Central & South Asia

The Idea of India: Sunil Khilnani in Conversation

Latest India news, South Asian news, South Asia news, Asian news, Asia news, Indian news, India news, Indian Institute, Kings College London, Sunil Khilnani news

New Delhi, India © Kriangkrai Thitimakorn

August 24, 2017 00:30 EDT

In this guest edition of The Interview, Vikram Zutshi talks to Sunil Khilnani, author of Incarnations: A History of India in Fifty Lives.

Sunil Khilnani is a professor of politics and the director of the India Institute at King’s College London. He is a scholar of Indian history and politics who is best known as the author of The Idea of India. He was the presenter of a BBC Radio 4 series entitled Incarnations: India in 50 Lives, which was later published as a book in 2016.

The book profiles the lives of 50 Indians, some famous and some relatively unknown, across a span of 2,500 years and highlights some of the central conflicts and contradictions of India — many of which still persist today — revolving around caste, gender, race, religion, region and individual freedom.

In this guest edition of The Interview, Vikram Zutshi talks to Khilnani about contentious topics that are relevant to modern times: Hinduism versus Hindutva, the debate around an “idea of India,” Nehruvian thought in the context of contemporary politics, and 20th-century revivalism of Buddhism as an inspiration to India’s Dalits.

Vikram Zutshi: Describe the premise of Incarnations. How did the book come about, and how were the final 50 names decided? What was the basis for your choices?

Sunil Khilnani: India’s past is full of remarkable individuals, yet we know so little about their life stories — and most of what we know is filtered through myth and childhood bedtime stories. So in Incarnations, I want to return the human element to our sense of India’s history: to show how it was made by the actions of actual people, inspired by ideas or reacting against oppressive circumstances. Incarnations also shows how many of the people we are brought up to think of as elderly, venerable figures were in fact angry young men and women, out to change their worlds.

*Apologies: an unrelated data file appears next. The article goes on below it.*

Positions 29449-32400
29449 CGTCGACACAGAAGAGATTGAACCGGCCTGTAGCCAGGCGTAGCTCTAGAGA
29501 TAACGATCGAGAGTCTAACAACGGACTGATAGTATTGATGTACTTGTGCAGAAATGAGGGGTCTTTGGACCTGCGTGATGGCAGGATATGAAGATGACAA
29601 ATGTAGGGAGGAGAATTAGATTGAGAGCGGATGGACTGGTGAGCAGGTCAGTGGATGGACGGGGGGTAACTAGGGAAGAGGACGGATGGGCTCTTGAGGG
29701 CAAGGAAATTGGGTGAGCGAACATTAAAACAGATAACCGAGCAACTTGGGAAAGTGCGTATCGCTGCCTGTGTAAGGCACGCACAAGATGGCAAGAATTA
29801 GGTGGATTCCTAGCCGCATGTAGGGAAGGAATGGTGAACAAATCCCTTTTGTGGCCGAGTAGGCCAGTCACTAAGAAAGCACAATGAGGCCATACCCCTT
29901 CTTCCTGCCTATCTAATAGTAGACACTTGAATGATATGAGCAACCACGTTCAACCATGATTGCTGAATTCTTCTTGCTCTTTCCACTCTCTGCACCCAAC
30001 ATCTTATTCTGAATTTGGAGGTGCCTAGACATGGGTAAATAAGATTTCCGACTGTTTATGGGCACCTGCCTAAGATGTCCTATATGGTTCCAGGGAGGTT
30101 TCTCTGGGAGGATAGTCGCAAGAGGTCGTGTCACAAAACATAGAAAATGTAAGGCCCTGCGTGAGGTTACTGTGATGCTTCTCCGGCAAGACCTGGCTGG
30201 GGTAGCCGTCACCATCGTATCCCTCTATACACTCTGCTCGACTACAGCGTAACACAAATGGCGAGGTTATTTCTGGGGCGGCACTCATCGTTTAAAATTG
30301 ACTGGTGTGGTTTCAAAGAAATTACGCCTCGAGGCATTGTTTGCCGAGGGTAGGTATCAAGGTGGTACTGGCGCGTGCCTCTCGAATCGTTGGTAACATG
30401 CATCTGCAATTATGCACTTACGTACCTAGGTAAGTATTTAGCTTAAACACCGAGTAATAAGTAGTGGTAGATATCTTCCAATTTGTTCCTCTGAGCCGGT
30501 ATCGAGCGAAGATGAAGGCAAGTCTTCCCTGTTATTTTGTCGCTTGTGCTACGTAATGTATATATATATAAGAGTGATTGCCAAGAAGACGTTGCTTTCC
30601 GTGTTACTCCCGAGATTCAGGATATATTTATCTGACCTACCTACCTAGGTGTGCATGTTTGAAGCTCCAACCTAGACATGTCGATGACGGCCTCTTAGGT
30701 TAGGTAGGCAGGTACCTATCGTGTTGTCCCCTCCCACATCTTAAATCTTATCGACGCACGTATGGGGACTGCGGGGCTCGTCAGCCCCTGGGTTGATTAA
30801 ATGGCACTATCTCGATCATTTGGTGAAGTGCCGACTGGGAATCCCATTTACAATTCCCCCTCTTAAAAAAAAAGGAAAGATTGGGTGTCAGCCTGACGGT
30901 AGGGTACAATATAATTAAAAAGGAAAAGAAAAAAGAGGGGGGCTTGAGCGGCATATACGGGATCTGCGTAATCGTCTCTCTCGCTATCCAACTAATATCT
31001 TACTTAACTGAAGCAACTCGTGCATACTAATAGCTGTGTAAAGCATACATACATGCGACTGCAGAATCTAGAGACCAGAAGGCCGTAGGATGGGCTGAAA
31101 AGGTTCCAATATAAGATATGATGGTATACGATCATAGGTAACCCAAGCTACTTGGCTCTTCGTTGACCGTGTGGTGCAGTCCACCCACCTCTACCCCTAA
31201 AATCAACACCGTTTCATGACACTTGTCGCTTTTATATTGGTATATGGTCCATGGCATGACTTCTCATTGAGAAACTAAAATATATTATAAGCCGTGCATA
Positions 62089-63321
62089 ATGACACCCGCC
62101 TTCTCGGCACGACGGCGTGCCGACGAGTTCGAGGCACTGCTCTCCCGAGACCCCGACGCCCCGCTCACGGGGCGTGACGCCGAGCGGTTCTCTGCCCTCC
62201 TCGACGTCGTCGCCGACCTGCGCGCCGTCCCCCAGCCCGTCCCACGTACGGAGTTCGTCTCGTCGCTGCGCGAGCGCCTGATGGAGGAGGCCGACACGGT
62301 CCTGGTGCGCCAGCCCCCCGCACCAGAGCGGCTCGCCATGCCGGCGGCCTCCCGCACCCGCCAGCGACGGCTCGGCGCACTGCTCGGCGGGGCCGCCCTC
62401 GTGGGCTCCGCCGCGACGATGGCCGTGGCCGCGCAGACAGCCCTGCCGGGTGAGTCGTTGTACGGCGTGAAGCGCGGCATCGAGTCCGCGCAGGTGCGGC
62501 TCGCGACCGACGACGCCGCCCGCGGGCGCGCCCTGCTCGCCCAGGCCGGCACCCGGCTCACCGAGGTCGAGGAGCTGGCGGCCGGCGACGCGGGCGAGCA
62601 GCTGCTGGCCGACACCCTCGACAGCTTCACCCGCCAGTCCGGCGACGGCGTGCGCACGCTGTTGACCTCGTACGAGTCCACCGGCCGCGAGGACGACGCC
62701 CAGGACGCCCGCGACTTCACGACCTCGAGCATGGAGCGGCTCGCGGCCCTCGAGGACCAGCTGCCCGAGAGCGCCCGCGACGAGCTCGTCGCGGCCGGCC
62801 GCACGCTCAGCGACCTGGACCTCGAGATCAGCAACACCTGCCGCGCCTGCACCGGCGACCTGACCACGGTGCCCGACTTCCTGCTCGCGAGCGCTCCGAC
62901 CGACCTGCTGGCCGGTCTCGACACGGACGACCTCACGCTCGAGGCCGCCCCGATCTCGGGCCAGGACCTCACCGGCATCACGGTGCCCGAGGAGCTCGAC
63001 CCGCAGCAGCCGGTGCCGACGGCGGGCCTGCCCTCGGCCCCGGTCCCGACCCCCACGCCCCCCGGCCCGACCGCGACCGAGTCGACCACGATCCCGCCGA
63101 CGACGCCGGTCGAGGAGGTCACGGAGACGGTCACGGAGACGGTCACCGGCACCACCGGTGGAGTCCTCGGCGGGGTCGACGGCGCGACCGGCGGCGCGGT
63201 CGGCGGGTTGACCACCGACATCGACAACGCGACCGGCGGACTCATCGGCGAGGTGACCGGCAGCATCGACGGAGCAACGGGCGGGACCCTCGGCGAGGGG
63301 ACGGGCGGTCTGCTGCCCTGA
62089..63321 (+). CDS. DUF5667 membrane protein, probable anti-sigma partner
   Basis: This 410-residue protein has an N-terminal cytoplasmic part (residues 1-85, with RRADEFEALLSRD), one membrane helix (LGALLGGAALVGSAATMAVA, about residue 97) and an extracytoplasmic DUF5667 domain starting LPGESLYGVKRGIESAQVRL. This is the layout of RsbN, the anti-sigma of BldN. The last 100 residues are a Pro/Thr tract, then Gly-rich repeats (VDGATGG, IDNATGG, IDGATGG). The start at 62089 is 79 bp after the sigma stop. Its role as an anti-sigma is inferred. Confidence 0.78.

In my book, I draw on the most authoritative and up-to-date scholarship on Indian history, and use individual biographies to build a larger panorama of India’s history across 2,500 years, in a way that might speak to both specialists as well as readers relatively unfamiliar with Indian history.

In choosing my 50, I wanted lives that dramatized some of the central conflicts and contradictions of India, many of which still persist — which turn around caste, gender, race, religion, region and individual freedom. I also wanted lives that have had historical afterlives: which have been incarnated at different times for different purposes — for example, the revival of the Buddha in 20th-century India, as an inspiration to India’s Dalits. And the 50 I’ve chosen represent a mix of known and unknown figures. But of course no such selection can be definitive. And as I say in my book, I see my own choices as an open invitation to an argument about Indian history and its makers.

Zutshi: From the Buddha to Adi Sankara to Basava to Akbar, Aryabhatta and Dhirubhai Ambani, your choices are sweeping, diverse and eclectic. What does this array of personalities tell us about India, and how does that differ from the picture being forwarded by the current dispensation?

Khilnani: It tells us several things.